Con­tro­versy trails nom­i­nee who would be first woman to lead CIA

USA TODAY US Edition - - OPINION - Bart Jansen

Gina Haspel, Pres­i­dent Trump’s nom­i­nee to be­come the first woman to lead the Cen­tral In­tel­li­gence Agency, made her ca­reer in covert ac­tion, but her in­volve­ment in con­tro­ver­sial in­ter­ro­ga­tions has al­ready pro­voked Se­nate op­po­si­tion to her con­fir­ma­tion.

Haspel, who joined the CIA in 1985, earned high-level awards dur­ing her ca­reer. She was sworn in early last year as deputy di­rec­tor and helps man­age in­tel­li­gence col­lec­tion, anal­y­sis, covert ac­tion and coun­ter­in­tel­li­gence.

Trump an­nounced Tues­day he was re­mov­ing Sec­re­tary of State Rex Tiller­son and re­plac­ing him with CIA Di­rec­tor Mike Pom­peo. The Se­nate must vote on Haspel to suc­ceed Pom­peo.

Sen. Richard Burr, R-N.C., chair­man of the In­tel­li­gence Com­mit­tee, said he would move to quickly con­firm Haspel. “She has the right skill set, ex­pe­ri­ence and judg­ment to lead one of our na­tion’s most crit­i­cal agen­cies,” he said.

Haspel’s past in the agency drew op­po­si­tion to a pro­mo­tion. Shortly af­ter she be­came deputy di­rec­tor, se­na­tors raised ques­tions about Haspel draft­ing a ca­ble that called for the de­struc­tion of taped CIA in­ter­ro­ga­tions in 2002 at a se­cret prison in Thai­land.

Christo­pher An­ders, deputy di­rec­tor of the Amer­i­can Civil Lib­er­ties Union’s Wash­ing­ton leg­isla­tive of­fice, called Haspel the “cen­tral fig­ure in one of the most il­le­gal and shame­ful chap­ters in mod­ern Amer­i­can his­tory.”

“She was up to her eye­balls in tor­ture, both in run­ning a se­cret tor­ture prison in Thai­land and car­ry­ing out an or­der to cover up tor­ture crimes by de­stroy­ing video­tapes,” An­ders said. “One man held at the se­cret prison she ran was wa­ter­boarded 83 times, slammed against walls, sleep-de­prived and locked in a cof­fin-like box. Af­ter she was pro­moted to a po­si­tion back at CIA head­quar­ters, she worked to de­stroy ev­i­dence of the tor­ture crimes com­mit­ted at the prison she ran.”

Trump said Haspel’s ap­point­ment would be “a his­toric mile­stone.”

Haspel said that af­ter 30 years at the CIA, she was hon­ored to serve with Pom­peo dur­ing the past year. “If con­firmed, I look for­ward to pro­vid­ing Pres­i­dent Trump the out­stand­ing in- tel­li­gence sup­port he has grown to ex­pect,” she said.

John Bren­nan, a CIA di­rec­tor un­der Pres­i­dent Barack Obama, told MSNBC the “very con­tro­ver­sial” in­ter­ro­ga­tion pro­gram Haspel was con­nected with was ap­proved by Pres­i­dent Ge­orge W. Bush and deemed law­ful by the Jus­tice De­part­ment.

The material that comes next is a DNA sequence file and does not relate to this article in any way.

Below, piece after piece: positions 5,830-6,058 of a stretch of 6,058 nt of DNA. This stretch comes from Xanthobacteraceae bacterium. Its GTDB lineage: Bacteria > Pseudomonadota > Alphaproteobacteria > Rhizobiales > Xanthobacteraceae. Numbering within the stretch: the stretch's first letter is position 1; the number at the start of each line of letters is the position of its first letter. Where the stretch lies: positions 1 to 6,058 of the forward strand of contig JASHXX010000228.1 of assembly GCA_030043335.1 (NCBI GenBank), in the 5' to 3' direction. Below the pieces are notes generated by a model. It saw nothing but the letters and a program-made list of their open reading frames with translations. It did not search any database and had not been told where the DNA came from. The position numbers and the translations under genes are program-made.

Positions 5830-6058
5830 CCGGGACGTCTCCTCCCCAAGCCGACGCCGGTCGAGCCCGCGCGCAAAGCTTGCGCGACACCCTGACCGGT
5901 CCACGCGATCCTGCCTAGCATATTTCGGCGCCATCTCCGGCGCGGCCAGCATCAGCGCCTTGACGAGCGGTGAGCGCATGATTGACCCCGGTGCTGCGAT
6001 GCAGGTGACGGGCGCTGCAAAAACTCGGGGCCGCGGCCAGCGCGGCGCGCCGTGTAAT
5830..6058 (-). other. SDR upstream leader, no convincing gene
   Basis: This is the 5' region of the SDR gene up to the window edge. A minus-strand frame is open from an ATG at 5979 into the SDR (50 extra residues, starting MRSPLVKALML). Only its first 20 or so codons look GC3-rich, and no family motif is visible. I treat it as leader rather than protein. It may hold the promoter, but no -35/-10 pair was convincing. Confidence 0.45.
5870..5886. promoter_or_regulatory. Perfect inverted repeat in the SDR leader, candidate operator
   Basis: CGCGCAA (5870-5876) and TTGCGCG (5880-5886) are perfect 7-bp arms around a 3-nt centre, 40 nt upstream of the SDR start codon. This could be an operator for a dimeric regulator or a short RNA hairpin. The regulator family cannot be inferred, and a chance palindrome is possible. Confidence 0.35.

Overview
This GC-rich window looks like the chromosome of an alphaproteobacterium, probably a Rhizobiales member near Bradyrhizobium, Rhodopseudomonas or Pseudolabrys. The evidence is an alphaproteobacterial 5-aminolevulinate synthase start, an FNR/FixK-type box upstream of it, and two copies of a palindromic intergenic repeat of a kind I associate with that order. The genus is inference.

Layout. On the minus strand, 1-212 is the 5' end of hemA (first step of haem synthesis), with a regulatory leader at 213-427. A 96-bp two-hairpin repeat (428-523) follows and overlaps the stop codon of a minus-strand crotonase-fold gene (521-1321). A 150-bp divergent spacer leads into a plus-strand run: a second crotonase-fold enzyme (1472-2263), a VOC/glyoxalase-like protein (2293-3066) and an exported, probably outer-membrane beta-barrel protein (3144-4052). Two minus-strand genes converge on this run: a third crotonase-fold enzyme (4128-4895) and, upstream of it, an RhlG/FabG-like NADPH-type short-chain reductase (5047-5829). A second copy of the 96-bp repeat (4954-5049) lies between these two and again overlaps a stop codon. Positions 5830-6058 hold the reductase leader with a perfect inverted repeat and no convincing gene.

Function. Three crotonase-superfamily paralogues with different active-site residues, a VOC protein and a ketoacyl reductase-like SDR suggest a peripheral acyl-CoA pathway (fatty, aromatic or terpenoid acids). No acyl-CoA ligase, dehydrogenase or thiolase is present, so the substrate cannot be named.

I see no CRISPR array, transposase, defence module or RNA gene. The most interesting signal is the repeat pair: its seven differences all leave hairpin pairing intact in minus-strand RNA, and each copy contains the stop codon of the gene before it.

“Gina Haspel has a lot of in­tegrity,” Bren­nan said. “She has tried to carry out her du­ties at CIA to the best of her abil­ity, even when the CIA was asked to do some very dif­fi­cult things in very chal­leng­ing times.”

Sen. John McCain, R-Ariz., who was tor­tured as a pris­oner dur­ing the Viet­nam War, said the Se­nate would need the same com­mit­ment from Haspel as Pom­peo gave to com­ply with the Army Field Man­ual’s rules for in­ter­ro­ga­tion. He called the de­ci­sion to wa­ter­board pris­on­ers af­ter the ter­ror at­tacks on Sept. 11, 2001, “dan­ger­ously mis­guided” and said the tech­niques are clearly banned now. “The tor­ture of de­tainees in U.S. cus­tody dur­ing the last decade was one of the dark­est chap­ters in Amer­i­can his­tory,” McCain said. “Ms. Haspel needs to ex­plain the na­ture and ex­tent of her in­volve­ment in the CIA’s in­ter­ro­ga­tion pro­gram dur­ing the con­fir­ma­tion process.”

Sen. Ron Wy­den of Ore­gon, the top Demo­crat on the In­tel­li­gence Com­mit­tee, said he op­poses Haspel to head the CIA. “Ms. Haspel’s back­ground makes her un­suit­able to serve as CIA di­rec­tor,” he said. “If Ms. Haspel seeks to serve at the high­est lev­els of U.S. in­tel­li­gence, the gov­ern­ment can no longer cover up dis­turb­ing facts from her past.”

Sen. Tammy Duck­worth, D-Ill., voted against Pom­peo’s nom­i­na­tion and said, “Haspel has done much worse.”

“Not only did she di­rectly su­per­vise the tor­ture of de­tainees, but she also par­tic­i­pated in cov­er­ing it up by help­ing to de­stroy the video ev­i­dence,” said Duck­worth, an Iraq War vet­eran and Pur­ple Heart re­cip­i­ent. “Her rep­re­hen­si­ble ac­tions should dis­qual­ify her from hav­ing the priv­i­lege of serv­ing the Amer­i­can peo­ple in gov­ern­ment ever again.”

Haspel re­ceived the Ge­orge H.W. Bush Award for ex­cel­lence in coun­tert­er­ror­ism and the Pres­i­den­tial Rank Award, the most pres­ti­gious award in the civil ser­vice.

“I look for­ward to pro­vid­ing Pres­i­dent Trump the out­stand­ing in­tel­li­gence sup­port he has grown to ex­pect.”

The CIA em­ployed harsh in­ter­ro­ga­tion tech­niques in what Sen. John McCain called “one of the dark­est chap­ters in Amer­i­can his­tory.”


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